With a few exceptions, sources of renewable energy tend to be inconveniently unreliable. Things like wind and wave energy are subject to the whims of weather, and even if you manage to find something that isn’t weather dependent (like tidal flow), you still can’t rely on a constant output of power. Strictly speaking, solar power is the worst: it's heavily weather dependent, and half the time, it doesn't work at all. (Even the moon gets in the way sometimes.)
Some think the way to make solar power the backbone of a renewable energy economy is to avoid the problematic Earth entirely and head out into space, where the sun is always shining and weather means something entirely different. Solar power satellites (SPS) are more than a concept: it’s an area of active research and development, led by the Japan Aerospace Exploration Agency (JAXA). JAXA explained its 25 year technology development roadmap that culminates in a 1 gigawatt SPS sending solar power back to Earth in the 2030s in IEEE Spectrum last year. Last week, JAXA and Mitsubishi demonstrated their progress on one of the most difficult components of that system: long range wireless power transmission.
Space-based solar power on a commercially viable scale will be an enormous undertaking. For an output of 1 gigawatt, Japan is planning on deploying a solar collector weighing over 10,000 metric tons and measuring several kilometers across. It would live in geosynchronous orbit, some 36,000 kilometers from Earth.
Phasers Locked on Target: In a test of space-based solar power, Mitsubishi Heavy Industries and JAXA sent 10 kilowatts 500 meters by microwave.Photo: Mitsubishi Heavy Industries
Arguably, the most difficult part of this whole business (from a technological perspective) is getting the power from the satellite back down to Earth where we can actually use it, and until we can find a long enough extension cord, there's only one way to make it work: wirelessly.
The only efficient ways to transmit power wirelessly over a very long distance, according to JAXA researchers, is with either lasers or microwaves. Lasers are impractical because they’d run into the same problems that solar power does on Earth: they don't work through clouds. Microwaves, though, work even if the weather is bad, so they're what JAXA has been planning on using to transmit power.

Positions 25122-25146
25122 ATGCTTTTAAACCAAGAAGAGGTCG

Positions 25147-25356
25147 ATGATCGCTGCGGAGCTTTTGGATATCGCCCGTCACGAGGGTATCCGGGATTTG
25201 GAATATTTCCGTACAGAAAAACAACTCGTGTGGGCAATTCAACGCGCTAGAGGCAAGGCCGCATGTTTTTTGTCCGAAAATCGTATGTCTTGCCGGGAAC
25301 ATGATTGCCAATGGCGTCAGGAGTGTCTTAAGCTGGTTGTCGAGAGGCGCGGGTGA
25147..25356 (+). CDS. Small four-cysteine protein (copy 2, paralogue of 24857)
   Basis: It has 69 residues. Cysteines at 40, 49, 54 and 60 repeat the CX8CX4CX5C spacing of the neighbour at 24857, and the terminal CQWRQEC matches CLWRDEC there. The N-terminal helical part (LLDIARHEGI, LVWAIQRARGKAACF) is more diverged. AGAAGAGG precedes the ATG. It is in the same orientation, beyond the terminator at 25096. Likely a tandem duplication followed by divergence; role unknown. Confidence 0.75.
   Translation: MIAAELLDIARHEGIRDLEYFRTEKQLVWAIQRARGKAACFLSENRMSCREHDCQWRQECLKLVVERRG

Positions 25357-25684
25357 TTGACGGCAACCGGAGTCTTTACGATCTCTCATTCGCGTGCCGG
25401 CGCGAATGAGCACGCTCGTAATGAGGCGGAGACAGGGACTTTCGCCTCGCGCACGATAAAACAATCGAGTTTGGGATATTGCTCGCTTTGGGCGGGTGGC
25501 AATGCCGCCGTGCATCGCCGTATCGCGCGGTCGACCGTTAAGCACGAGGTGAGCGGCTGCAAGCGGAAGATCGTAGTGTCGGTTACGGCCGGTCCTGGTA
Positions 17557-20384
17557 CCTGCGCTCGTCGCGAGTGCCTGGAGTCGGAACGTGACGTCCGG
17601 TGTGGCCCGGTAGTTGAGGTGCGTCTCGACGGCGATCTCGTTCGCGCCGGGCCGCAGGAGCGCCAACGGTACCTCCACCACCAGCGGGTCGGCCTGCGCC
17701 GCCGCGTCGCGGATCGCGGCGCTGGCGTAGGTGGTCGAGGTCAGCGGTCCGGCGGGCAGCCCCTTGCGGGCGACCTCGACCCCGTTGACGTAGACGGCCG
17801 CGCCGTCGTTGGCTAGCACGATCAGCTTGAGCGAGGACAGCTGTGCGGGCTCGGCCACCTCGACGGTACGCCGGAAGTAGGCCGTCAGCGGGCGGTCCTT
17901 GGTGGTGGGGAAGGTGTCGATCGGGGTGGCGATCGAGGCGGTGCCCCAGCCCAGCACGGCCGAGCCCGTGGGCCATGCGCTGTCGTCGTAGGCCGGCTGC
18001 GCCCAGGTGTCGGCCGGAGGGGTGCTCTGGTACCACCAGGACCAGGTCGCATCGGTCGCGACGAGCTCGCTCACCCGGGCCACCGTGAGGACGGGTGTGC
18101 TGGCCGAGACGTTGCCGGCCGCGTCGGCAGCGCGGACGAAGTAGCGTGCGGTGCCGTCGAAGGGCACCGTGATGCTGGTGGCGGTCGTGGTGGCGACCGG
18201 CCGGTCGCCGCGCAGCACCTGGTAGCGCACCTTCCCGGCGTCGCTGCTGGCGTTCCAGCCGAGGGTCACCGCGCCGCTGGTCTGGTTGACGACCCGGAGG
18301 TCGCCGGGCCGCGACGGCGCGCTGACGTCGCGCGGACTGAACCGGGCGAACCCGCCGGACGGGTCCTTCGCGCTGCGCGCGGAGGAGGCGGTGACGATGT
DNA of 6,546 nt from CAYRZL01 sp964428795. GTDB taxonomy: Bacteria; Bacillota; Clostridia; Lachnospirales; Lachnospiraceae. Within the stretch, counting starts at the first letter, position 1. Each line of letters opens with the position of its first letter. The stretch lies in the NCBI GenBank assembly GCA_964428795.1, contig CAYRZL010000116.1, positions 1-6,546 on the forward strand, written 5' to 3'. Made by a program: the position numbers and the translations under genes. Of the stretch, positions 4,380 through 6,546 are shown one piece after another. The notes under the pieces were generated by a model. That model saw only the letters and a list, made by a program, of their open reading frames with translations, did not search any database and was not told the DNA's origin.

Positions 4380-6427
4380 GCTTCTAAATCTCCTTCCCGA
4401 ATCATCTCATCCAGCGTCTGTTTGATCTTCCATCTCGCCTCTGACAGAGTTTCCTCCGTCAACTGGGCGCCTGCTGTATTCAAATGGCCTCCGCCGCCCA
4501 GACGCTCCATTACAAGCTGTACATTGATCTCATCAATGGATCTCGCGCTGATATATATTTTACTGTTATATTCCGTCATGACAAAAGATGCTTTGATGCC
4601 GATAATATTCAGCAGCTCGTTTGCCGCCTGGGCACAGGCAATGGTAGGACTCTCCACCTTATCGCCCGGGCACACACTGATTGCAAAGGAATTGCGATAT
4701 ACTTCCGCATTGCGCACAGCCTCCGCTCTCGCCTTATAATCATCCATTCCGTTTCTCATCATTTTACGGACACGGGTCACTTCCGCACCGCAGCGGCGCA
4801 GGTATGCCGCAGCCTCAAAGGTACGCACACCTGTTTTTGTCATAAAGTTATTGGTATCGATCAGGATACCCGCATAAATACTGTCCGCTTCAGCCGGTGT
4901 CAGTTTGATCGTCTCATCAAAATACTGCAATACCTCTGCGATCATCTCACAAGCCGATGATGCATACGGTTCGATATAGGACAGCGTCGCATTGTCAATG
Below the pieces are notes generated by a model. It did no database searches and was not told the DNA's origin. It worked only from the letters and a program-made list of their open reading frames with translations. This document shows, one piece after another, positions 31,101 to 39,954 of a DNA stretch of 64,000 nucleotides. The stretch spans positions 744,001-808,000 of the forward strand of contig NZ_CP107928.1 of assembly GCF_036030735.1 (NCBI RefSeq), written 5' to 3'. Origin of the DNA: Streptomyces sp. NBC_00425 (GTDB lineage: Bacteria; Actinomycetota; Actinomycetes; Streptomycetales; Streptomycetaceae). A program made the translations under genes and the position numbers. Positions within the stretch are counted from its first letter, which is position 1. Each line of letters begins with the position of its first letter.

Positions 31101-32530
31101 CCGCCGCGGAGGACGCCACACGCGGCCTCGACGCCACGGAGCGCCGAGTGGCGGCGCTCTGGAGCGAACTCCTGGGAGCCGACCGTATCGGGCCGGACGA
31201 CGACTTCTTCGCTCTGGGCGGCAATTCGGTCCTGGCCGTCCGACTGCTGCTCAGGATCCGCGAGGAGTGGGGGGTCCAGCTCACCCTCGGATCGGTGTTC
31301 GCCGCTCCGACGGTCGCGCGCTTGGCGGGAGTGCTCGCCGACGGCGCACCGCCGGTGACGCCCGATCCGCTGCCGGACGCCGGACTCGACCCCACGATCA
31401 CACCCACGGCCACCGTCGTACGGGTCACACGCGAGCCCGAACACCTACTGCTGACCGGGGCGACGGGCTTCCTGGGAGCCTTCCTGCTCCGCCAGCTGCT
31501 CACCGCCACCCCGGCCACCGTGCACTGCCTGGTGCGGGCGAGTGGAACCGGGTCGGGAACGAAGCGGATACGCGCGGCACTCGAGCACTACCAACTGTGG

On Thursday, JAXA was able to deliver 1.8 kilowatts “with pinpoint accuracy” to a receiving antenna (rectenna) 55 meters away using carefully directed microwaves. According to JAXA, this is the first time that anyone’s been able to send such a high power output with this level of direction control. Also on Thursday, Mitsubishi (in partnership with JAXA) managed to send 10 kilowatts of power over a distance of 500 meters, using larger antennas with more of an emphasis on power over precision.
The obvious question here is one of efficiency: being able to transmit power is great, but if you lose most of it along the way, will the overall system ever reach commercial viability? At this point, the conversion system (solar to DC to microwave to DC to AC) is about 80 percent efficient, but that excludes loss of energy in transit. Neither JAXA nor Mitsubishi are commenting on the efficiency of these specific tests (which, to be fair, weren't’t optimized for efficiency), but we do know that as of last year, JAXA expected a 1.6 kilowatt microwave beam to yield a rectenna output of about 350 watts from a 50 meter test.
Within the next five years or so, Mitsubishi is hoping that they’ll be able to use this system for short range high power delivery (like electric car charging), and medium range delivery of small amounts of power (like powering warning lights on transmission towers). Meanwhile, JAXA is planning on testing the technology in space by 2018, with a small satellite transmitting several kilowatts from low Earth orbit to a microwave receiver on the ground. JAXA hopes to have a 100 kW satellite in orbit by 2021, and a 200 MW version by 2028. By 2031, if everything goes well, a 1 gigawatt commercial pilot plant will be in operation, with a full on commercial space-based power industry to kick off with one launch per year starting in 2037.
Evan Ackerman is a senior editor at IEEE Spectrum. Since 2007, he has written over 6,000 articles on robotics and technology. He has a degree in Martian geology and is excellent at playing bagpipes.